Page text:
The United States, Canada and Mexico will jointly host the 2026 World Cup tournament after beating Morocco in its bid to host it. The ‘United 2026’ bid was selected by Fifa member nations, winning 134 votes compared to 65 for Morocco.
The 2026 tournament will be the biggest World Cup ever held – with 48 teams playing 80 matches over 34 days.
Of the 211 Fifa member nations, 200 cast a vote at the 68th Fifa Congress in Moscow today, Wednesday, with the winning bid needing a majority of 104.
Canada, Mexico, Morocco and the US were exempt, while Ghana was absent after the country’s government said it had disbanded its football association amid allegations of “widespread” corruption.
Three US territories – Guam, the US Virgin Islands and Puerto Rico – were among the other member nations to not vote.
Both Mexico (1970 and 1986) and the United States (1994) have previously hosted World Cups. Canada staged the Women’s World Cup in 2015.
The winning bid
The ‘United’ World Cup will generate $14bn (£10.3bn) in revenue and make an $11bn (£8.1bn) profit for Fifa, says Cordeiro.
Of the 16 host cities, 10 will be in the United States while the remainder will be split evenly between Canada and Mexico.
Sixty matches will take place in the US, while Canada and Mexico will host 10 games each.
The final will be held at the 84,953-capacity MetLife Stadium, which is home to NFL sides the New York Giants and the New York Jets.
The distance between the most northern host city (Edmonton) and the most southern (Mexico City) is almost 3,000 miles, which compares to 1,900 miles at this month’s tournament in Russia.
The tournament will mark the first time a World Cup has been shared by three host nations.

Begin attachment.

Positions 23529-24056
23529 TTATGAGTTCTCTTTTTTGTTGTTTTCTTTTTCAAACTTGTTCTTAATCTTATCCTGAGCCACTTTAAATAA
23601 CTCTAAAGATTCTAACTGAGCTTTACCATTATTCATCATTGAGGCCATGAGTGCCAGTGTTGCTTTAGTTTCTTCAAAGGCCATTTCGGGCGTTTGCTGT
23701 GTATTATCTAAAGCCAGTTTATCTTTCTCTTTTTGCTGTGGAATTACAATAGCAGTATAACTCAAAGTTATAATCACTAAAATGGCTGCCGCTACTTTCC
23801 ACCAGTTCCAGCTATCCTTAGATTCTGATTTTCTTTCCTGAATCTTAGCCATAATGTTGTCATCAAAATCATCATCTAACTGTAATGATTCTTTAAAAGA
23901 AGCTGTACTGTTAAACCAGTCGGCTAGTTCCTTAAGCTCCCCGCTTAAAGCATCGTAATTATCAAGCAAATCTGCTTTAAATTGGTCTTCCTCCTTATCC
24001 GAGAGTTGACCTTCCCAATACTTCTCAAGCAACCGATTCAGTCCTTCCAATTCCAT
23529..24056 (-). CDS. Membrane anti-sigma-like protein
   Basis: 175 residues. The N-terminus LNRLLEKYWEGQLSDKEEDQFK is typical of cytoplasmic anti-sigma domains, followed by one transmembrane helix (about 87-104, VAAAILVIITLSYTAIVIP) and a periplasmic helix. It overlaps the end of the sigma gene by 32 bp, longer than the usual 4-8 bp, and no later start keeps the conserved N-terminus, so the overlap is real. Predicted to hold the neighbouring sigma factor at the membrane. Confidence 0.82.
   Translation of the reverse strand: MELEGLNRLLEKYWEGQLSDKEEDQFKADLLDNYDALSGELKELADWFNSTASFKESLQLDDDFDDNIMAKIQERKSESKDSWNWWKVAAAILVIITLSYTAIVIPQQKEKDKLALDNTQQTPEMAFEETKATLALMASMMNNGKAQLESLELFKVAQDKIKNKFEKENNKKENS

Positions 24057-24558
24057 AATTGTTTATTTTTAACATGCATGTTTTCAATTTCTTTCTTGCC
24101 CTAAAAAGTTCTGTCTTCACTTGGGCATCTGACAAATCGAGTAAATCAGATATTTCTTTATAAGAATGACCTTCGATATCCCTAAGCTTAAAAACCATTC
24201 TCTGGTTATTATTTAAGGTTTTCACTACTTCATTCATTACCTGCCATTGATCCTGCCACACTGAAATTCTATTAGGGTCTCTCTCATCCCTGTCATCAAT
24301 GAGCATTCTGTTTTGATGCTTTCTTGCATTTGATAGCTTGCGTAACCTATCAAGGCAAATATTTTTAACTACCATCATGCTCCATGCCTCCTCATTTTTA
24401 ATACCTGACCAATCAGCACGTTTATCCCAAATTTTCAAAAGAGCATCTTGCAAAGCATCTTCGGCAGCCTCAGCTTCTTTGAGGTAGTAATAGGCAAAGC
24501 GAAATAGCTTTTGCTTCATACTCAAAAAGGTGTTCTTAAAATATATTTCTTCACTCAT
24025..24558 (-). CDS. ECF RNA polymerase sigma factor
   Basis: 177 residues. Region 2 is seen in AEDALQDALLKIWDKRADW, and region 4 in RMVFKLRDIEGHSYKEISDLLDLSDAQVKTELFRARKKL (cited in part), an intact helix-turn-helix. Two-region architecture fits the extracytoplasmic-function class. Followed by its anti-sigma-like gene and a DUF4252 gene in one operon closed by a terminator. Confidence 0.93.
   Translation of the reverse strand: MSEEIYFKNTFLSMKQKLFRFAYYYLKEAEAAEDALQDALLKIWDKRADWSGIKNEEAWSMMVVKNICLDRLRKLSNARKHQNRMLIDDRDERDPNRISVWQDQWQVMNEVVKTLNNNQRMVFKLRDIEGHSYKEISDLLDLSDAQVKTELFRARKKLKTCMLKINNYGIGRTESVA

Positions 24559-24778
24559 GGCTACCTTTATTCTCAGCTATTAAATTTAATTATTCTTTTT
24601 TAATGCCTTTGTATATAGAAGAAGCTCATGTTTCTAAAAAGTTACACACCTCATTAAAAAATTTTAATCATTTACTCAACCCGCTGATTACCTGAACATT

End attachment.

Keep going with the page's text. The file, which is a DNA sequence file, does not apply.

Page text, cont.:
The 1994 World Cup, staged by the US, had the highest average attendance in the tournament’s history, while Mexico was the first nation to host the event twice.
US Soccer: “Hosting the 2026 Fifa World Cup is a rare and important moment to demonstrate that we are all truly united through sport.
“We are humbled by the trust our colleagues in the Fifa family have put in our bid, strengthened by the unity between our three countries and the Concacaf region and excited by the opportunity we have to put football on a new and sustainable path for generations to come.”
Morocco Federation: “I wish to congratulate Fifa for the conduct of this process and congratulate the president for what he has done in order to move things towards more transparency and more inclusion.
“I would like to reaffirm the determination of my country to continue to work for football and realise one day our dream to host the World Cup in Morocco.”
The Football Association (FA): “We congratulate the USA, Canada and Mexico on winning the bid to host the 2026 Fifa World Cup. Both bids were of a very high quality and we welcome the fact that the bidding process was both open and transparent.
“We cast our vote for the ‘United’ bid as we believe the independent technical assessment made its advantages very clear. However, it is important to note that both bids were deemed to have met the hosting requirements and a tournament in Morocco, close to Europe and in a country that loves football, had a great deal for English football fans to be excited about.”
Fifth time unlucky
Five times they have bid, and five times they have been overlooked – Morocco are perhaps destined to never host a World Cup.
Morocco’s bid faced unwanted attention when Fifa secretary general Fatma Samoura was the subject of an investigation into an alleged conflict of interest.
Members of Fifa’s World Cup bid evaluation task force said she had an undeclared family link with Morocco 2026 bid ambassador El Hadji Diouf.
She was cleared of any wrongdoing and dismissed the claims as “laughable” and “unfortunate”.
The same evaluation task force later expressed concerns over stadiums, the availability of accommodation, and the travel network, despite ratifying their proposals.
Nine of the 14 stadiums included in Morocco’s bid were yet to be built, while the remaining five required “significant renovation or upgrading”.
But bid chief Hicham el Amrani said he was confident the country’s infrastructure “could deliver” and made play of the North African nation’s position, nine miles from the southern tip of Spain – dubbing it a “European” World Cup.